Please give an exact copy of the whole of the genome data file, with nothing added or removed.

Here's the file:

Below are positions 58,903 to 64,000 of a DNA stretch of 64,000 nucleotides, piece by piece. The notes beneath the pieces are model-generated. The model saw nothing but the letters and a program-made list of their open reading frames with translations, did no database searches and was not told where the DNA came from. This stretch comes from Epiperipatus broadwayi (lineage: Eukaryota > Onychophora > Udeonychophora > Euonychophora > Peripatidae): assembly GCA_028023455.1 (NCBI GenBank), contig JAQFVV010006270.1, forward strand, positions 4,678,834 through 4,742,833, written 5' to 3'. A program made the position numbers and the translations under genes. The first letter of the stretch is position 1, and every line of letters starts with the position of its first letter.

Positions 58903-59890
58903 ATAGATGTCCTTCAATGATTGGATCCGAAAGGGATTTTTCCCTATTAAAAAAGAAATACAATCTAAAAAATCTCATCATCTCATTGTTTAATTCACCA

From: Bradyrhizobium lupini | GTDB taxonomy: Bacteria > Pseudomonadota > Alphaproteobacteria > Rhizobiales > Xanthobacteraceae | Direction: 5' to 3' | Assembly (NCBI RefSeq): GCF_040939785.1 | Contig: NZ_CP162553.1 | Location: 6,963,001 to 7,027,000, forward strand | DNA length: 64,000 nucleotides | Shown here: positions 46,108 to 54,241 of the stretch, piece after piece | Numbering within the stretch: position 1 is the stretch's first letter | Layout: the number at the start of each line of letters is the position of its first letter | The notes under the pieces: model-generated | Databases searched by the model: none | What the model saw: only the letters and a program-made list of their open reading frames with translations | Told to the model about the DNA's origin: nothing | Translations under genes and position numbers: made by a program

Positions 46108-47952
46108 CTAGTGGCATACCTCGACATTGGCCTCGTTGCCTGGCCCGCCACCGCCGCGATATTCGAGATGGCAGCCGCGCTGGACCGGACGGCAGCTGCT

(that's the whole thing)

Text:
Below are positions 58,903 to 64,000 of a DNA stretch of 64,000 nucleotides, piece by piece. The notes beneath the pieces are model-generated. The model saw nothing but the letters and a program-made list of their open reading frames with translations, did no database searches and was not told where the DNA came from. This stretch comes from Epiperipatus broadwayi (lineage: Eukaryota > Onychophora > Udeonychophora > Euonychophora > Peripatidae): assembly GCA_028023455.1 (NCBI GenBank), contig JAQFVV010006270.1, forward strand, positions 4,678,834 through 4,742,833, written 5' to 3'. A program made the position numbers and the translations under genes. The first letter of the stretch is position 1, and every line of letters starts with the position of its first letter.

Positions 58903-59890
58903 ATAGATGTCCTTCAATGATTGGATCCGAAAGGGATTTTTCCCTATTAAAAAAGAAATACAATCTAAAAAATCTCATCATCTCATTGTTTAATTCACCA

From: Bradyrhizobium lupini | GTDB taxonomy: Bacteria > Pseudomonadota > Alphaproteobacteria > Rhizobiales > Xanthobacteraceae | Direction: 5' to 3' | Assembly (NCBI RefSeq): GCF_040939785.1 | Contig: NZ_CP162553.1 | Location: 6,963,001 to 7,027,000, forward strand | DNA length: 64,000 nucleotides | Shown here: positions 46,108 to 54,241 of the stretch, piece after piece | Numbering within the stretch: position 1 is the stretch's first letter | Layout: the number at the start of each line of letters is the position of its first letter | The notes under the pieces: model-generated | Databases searched by the model: none | What the model saw: only the letters and a program-made list of their open reading frames with translations | Told to the model about the DNA's origin: nothing | Translations under genes and position numbers: made by a program

Positions 46108-47952
46108 CTAGTGGCATACCTCGACATTGGCCTCGTTGCCTGGCCCGCCACCGCCGCGATATTCGAGATGGCAGCCGCGCTGGACCGGACGGCAGCTGCT